Alternatives to a Root Canal

Which would you rather do: go swimming with sharks or have a root canal?

Over 40 percent of U.S. adults in an October 2019 survey would rather take their chances with Jaws than undergo the restorative procedure. They would also rather spend an hour in a room with 10 spiders or sing the national anthem at a sporting event than face their fear of root canals.

As you can see, root canals have a public relations problem! Their bad reputation, however, is mostly a remnant from the past, when the treatment used to be far more painful.

With modern dental technique and anesthetics, root canals aren’t any more difficult than having a cavity filled.

Here at Hancock and Johnston Dentistry, we are committed to working with you to find the right dental care for your unique situation.

What is a Root Canal?

diagram of root canal

Root canal treatment (a nonsurgical root canal) is used to remove bacteria from the infected root of a tooth. This is an effort to save a tooth due to cracked teeth from injuries, deep cavities, or even issues with previous fillings.

Underneath the top layers of enamel and dentin, your tooth includes a soft tissue called pulp. The pulp is composed of blood vessels, nerves and connective tissue that helps the teeth grow during development. Once developed, however, teeth can exist without the pulp.

  1. We isolate the tooth with a piece of rubber dam to protect the mouth from bacteria. After numbing the tooth, we create an opening through the crown into the pulp.
  1. We then carefully remove the diseased pulp and clean, enlarge and shape your root canal area. Then we either permanently fill and seal the tooth or place a temporary medication in the tooth to control bacterial growth and reduce infection.
  1. If your tooth needs medication, we place a temporary filling until the next visit. In some cases, however, we may leave the tooth open so the infection can drain.
  1. At the next appointment we sterilize the inside of the tooth to remove the bacteria. We take X-rays to confirm all infected pulp is removed. We then permanently fill and seal the tooth.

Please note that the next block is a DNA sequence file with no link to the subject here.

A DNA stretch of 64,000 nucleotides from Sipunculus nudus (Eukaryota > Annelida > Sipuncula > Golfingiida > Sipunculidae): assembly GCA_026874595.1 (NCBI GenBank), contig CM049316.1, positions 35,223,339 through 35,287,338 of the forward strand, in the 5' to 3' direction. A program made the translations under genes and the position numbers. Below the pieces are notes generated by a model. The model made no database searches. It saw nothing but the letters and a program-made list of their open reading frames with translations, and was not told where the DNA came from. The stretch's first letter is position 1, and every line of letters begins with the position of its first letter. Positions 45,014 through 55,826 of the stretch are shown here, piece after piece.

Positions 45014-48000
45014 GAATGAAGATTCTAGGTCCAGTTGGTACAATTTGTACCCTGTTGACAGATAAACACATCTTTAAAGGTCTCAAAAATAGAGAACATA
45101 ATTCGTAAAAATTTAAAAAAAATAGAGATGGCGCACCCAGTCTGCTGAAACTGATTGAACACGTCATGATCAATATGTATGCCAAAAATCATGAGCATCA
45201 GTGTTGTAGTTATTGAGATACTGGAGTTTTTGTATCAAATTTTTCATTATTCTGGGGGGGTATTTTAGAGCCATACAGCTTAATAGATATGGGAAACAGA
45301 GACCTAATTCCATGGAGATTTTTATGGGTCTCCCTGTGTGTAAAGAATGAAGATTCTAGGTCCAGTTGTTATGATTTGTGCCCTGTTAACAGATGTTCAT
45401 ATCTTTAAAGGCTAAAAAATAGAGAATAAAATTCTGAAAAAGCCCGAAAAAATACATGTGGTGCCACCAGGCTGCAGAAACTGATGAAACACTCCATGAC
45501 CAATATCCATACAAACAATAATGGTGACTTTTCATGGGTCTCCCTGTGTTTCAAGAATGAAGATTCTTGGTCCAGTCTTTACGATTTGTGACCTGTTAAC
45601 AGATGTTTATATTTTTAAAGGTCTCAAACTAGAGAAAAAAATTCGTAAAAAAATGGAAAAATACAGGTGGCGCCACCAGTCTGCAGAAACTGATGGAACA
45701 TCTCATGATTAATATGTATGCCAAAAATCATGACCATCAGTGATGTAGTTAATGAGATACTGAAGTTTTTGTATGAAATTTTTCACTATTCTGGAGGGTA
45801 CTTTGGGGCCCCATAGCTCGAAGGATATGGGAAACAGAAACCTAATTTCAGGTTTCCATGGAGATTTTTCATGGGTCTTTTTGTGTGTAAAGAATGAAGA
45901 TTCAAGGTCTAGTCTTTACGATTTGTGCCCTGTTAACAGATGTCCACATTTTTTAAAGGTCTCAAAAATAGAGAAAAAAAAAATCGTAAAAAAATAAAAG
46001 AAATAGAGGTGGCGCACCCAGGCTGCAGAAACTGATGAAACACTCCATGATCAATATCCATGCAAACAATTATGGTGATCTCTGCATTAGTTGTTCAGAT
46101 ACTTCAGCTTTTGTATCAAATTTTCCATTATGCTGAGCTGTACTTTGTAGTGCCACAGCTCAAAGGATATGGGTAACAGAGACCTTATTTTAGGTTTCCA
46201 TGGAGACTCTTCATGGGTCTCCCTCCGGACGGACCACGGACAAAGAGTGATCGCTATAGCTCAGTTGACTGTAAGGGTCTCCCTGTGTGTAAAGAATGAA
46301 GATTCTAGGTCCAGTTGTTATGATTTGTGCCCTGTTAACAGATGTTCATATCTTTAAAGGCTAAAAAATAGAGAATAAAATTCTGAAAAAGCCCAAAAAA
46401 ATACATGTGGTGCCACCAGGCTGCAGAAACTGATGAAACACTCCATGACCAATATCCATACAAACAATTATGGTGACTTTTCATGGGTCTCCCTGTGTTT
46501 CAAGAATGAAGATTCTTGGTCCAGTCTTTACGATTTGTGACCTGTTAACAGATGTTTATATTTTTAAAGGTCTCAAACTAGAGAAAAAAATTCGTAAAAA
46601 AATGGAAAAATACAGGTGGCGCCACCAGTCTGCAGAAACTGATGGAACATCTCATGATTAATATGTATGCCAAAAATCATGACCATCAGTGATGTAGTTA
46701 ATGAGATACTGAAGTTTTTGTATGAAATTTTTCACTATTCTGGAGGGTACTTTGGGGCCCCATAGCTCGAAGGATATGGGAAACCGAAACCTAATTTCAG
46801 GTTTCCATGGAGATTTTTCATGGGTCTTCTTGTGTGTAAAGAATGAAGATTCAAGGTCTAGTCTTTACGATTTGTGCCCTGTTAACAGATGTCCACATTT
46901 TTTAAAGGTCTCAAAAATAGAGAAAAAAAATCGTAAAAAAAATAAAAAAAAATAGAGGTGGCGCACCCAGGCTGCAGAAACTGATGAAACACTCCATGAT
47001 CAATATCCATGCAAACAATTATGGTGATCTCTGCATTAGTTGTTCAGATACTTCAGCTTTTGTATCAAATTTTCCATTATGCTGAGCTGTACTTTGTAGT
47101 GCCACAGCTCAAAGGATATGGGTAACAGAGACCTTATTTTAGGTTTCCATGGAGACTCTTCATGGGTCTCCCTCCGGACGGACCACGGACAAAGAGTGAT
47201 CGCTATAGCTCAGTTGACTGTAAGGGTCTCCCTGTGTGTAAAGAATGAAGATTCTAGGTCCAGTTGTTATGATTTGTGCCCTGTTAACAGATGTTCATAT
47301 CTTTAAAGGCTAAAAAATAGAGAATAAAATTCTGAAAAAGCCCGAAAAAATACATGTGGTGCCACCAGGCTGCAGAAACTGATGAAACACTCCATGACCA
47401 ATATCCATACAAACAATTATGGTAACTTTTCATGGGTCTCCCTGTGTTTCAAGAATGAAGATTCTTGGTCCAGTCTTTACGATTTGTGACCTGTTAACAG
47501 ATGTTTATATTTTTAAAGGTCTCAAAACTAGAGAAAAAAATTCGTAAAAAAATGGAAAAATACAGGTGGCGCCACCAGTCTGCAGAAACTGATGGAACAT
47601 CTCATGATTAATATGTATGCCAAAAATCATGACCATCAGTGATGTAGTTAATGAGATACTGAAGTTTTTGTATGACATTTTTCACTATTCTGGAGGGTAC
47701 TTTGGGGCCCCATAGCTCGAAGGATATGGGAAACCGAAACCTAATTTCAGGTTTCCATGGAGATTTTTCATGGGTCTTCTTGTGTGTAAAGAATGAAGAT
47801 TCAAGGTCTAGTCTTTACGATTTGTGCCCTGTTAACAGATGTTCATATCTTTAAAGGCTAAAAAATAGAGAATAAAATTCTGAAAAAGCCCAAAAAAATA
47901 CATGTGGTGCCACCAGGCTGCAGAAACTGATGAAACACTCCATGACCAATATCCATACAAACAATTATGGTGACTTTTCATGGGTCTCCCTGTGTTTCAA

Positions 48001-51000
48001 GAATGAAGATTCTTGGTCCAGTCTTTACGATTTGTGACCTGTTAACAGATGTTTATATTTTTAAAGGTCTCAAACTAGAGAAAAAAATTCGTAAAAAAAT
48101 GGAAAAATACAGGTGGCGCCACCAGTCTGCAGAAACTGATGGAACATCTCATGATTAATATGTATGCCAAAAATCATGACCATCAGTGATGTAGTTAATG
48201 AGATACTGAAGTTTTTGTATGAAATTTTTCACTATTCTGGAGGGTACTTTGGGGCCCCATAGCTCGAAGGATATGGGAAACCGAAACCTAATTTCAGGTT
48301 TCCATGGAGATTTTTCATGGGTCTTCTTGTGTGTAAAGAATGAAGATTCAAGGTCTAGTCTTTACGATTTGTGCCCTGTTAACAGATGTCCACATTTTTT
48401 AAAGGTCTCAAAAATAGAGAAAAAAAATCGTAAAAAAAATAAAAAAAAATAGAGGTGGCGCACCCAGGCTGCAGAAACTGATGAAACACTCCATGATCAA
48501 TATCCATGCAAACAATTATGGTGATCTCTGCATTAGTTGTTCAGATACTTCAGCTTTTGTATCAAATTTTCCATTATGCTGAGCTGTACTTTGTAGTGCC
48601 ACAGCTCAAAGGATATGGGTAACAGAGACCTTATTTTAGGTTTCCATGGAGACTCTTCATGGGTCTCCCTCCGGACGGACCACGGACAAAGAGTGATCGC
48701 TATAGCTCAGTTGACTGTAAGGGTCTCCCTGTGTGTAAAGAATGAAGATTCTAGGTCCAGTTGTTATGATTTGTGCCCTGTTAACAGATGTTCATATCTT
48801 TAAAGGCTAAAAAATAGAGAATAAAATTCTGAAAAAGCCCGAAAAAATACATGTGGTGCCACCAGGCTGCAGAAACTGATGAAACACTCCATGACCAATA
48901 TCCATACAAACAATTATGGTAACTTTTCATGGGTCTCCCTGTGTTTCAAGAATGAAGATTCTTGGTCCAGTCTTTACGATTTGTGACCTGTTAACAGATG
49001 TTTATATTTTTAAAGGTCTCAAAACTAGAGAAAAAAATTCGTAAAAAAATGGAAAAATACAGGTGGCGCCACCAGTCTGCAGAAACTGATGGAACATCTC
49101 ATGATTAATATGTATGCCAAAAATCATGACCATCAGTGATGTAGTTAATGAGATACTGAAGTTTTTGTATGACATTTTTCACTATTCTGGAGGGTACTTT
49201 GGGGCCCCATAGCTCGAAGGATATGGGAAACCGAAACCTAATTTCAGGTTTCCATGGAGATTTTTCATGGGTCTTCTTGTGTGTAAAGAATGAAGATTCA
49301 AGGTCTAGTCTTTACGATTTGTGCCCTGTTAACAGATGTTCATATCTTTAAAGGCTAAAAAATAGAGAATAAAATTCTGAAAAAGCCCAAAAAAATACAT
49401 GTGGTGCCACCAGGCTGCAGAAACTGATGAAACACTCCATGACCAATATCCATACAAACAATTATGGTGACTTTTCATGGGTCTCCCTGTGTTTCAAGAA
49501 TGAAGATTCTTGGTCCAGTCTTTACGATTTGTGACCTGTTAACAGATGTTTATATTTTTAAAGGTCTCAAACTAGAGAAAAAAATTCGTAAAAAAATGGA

If this nonsurgical root canal is not enough to save your tooth (usually because of small fractures, hidden canals or calcium deposits), you may be recommended for endodontic surgery, but there’s no need to worry about this because technology has also made this additional treatment comfortable.

Nonsurgical root canals have more than a 95 percent success rate, and many teeth repaired with this method can last a lifetime.

All the same, you may be wondering if there are any alternatives to a root canal.

Root Canal Alternatives

Depending on the health of the tooth (and the age of the patient), there are a few other options outside of a root canal treatment.

pain in teeth

Direct Pulp Capping

This procedure may be recommended when you have severe damage or decay that only minimally exposes the pulp, and as a way to avoid a full root canal or extraction in the future.

A mineral barrier (typically calcium hydroxide or mineral trioxide aggregate [MTA]) is placed over the exposed pulp to promote tissue repair. Then the tooth is filled. This is less invasive than a root canal, and less costly.

On the other hand, this method is most likely to succeed when the exposed pulp is healthy and the patient is young. And there’s still a chance that root canal treatment will be needed later on.


This treatment is focused on pulp removal — it is similar to pulp capping but different from pulp removal in a root canal (called pulpectomy). In a pulpotomy, the root canals and tooth nerve are preserved (unlike in a root canal).

The infected pulp is removed, then a material (formocresol, calcium hydroxide, MTA)  is added for healing and bacterial growth prevention. Afterward, the dentist fills the tooth and places a crown to protect from damage.

Pulpotomies are usually performed on children who still have their baby teeth or underdeveloped adult teeth, where the root still isn’t formed. In adults, this is typically an “emergency root canal” to relieve pain until an actual root canal can be done.

Tooth Extraction and Dental Implants, Bridges or Dentures

Some people say they’d rather pull their teeth than endure a root canal — but as your dentist, we strongly encourage you to save your natural teeth if possible.

Tooth extraction is a last resort. We would only recommend this option if decay is so advanced that a root canal wouldn’t work at all.

In the case of an extraction, you have three options for restoring your teeth and chewing function:

  • Dental implants: A dental implant is a fixture placed directly into your jawbone. After the area heals, an artificial tooth is attached to the implant.
  • Dental bridge: A bridge is an artificial tooth that’s attached to crowns designed to fit on the neighboring teeth.
  • Removable partial denture: An artificial tooth with a base that matches the color of your gums and can be secured by fixtures that connect to neighboring teeth.

A Final Word

Although talk of a root canal may still strike fear in your heart, please note that the pain associated with the procedure is largely mythical thanks to dental advances in recent years. More than 41,000 root canals are performed each day, at a rate of more than 15 million per year.

In fact, it’s more painful to avoid a root canal and live with infection. If you’re experiencing tooth discomfort right now, contact your favorite restorative dentists in Lubbock at Hancock and Johnston Dentistry for a consultation. We will look at your unique dental situation before deciding on a custom treatment plan. And even if it comes to a root canal, we can assure you that we always take your comfort into account — and it’s definitely not as scary as swimming with a bunch of sharks!